Microsoft has launched its internet music service on Xbox today, and will launch it on computers equiped with Windows 8 next week to compete with internet radio giants like Pandora and Spotify.
Like Pandora, Xbox Music will have an unlimited ad-supported streatming of tunes on computers and tablets, but charge $9.99 each month on the Xbox and cellular phones. In order to get the ad-free version of Xbox Music on computers and tablets, then coughing up $9.99 a month is necessary. Just for comparison’s sake-Pandora One-the ad-free update is just $3.00 a month.
If it’s buying music you prefer, as opposed to just listening to it online, then consumers will be able to purchase albums and songs. This shows Microsoft is also eyeing to make inroads with the Apple iTunes and Amazon music store crowds. Reported by the Suwanee Democrat:“This gives Microsoft a strong music story which they’ve lacked for years and extends the Xbox brand to media and entertainment,” said Michael Gartenberg, an analyst at market research firm Gartner Inc. “A free streaming service with ads every 15 or 20 minutes is pretty compelling. This is will put a lot of pressure on the Spotify’s, the Rdio’s and Pandora’s.” The application will also be available on new handsets with Microsoft’s Windows Phone 8 software, coming in November. Mobile apps for Apple’s iOS and Google Inc.’s Android are planned for next year, Porter said. Initially Xbox Music will lack some of the social features seen in a service like Spotify, which tells users what music their friends are listening to. While those will come next year, Porter said, Microsoft is also mulling how to make those features useful without “spamming” your friends with constant notifications about a user’s listening choices. The service will have a worldwide catalog of 30 million tracks, and in the U.S. there will be 18 million tracks available.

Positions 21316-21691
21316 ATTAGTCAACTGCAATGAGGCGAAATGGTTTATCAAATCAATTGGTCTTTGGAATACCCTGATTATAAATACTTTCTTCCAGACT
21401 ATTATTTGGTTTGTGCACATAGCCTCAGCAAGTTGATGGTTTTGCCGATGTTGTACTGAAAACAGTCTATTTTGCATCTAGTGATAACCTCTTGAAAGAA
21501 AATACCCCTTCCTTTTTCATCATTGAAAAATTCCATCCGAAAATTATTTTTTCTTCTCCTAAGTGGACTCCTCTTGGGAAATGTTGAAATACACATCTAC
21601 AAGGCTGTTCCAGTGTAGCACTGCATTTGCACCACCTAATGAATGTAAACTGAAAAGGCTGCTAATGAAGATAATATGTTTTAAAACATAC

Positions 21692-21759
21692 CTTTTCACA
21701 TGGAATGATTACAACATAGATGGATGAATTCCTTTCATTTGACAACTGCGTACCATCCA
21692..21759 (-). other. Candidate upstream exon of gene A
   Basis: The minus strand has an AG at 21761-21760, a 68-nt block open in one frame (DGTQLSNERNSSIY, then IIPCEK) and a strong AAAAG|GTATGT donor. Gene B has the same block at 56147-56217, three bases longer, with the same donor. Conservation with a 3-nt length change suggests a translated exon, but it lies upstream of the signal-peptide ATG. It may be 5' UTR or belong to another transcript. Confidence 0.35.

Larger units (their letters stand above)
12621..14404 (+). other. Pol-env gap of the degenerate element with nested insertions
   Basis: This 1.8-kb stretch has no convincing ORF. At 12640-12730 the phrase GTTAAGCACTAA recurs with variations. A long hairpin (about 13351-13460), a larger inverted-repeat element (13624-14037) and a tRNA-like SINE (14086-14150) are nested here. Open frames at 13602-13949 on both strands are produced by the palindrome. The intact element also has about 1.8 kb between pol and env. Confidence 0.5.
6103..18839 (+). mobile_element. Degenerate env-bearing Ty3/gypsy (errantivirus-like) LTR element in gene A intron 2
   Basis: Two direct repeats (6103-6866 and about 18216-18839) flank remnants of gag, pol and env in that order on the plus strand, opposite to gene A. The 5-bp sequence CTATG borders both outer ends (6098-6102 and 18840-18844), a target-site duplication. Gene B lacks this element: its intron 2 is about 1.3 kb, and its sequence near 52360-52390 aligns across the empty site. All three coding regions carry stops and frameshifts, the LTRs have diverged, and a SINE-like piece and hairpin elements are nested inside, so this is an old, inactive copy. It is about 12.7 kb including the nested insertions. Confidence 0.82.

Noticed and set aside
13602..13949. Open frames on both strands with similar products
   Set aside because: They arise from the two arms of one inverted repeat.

Down below are a couple of videos about Xbox Music. When is from the Xbox’s YouTube account offering a proper introduction of Xbox Music, and the other is a CNET’s skeptical take on the new service’s prospects.
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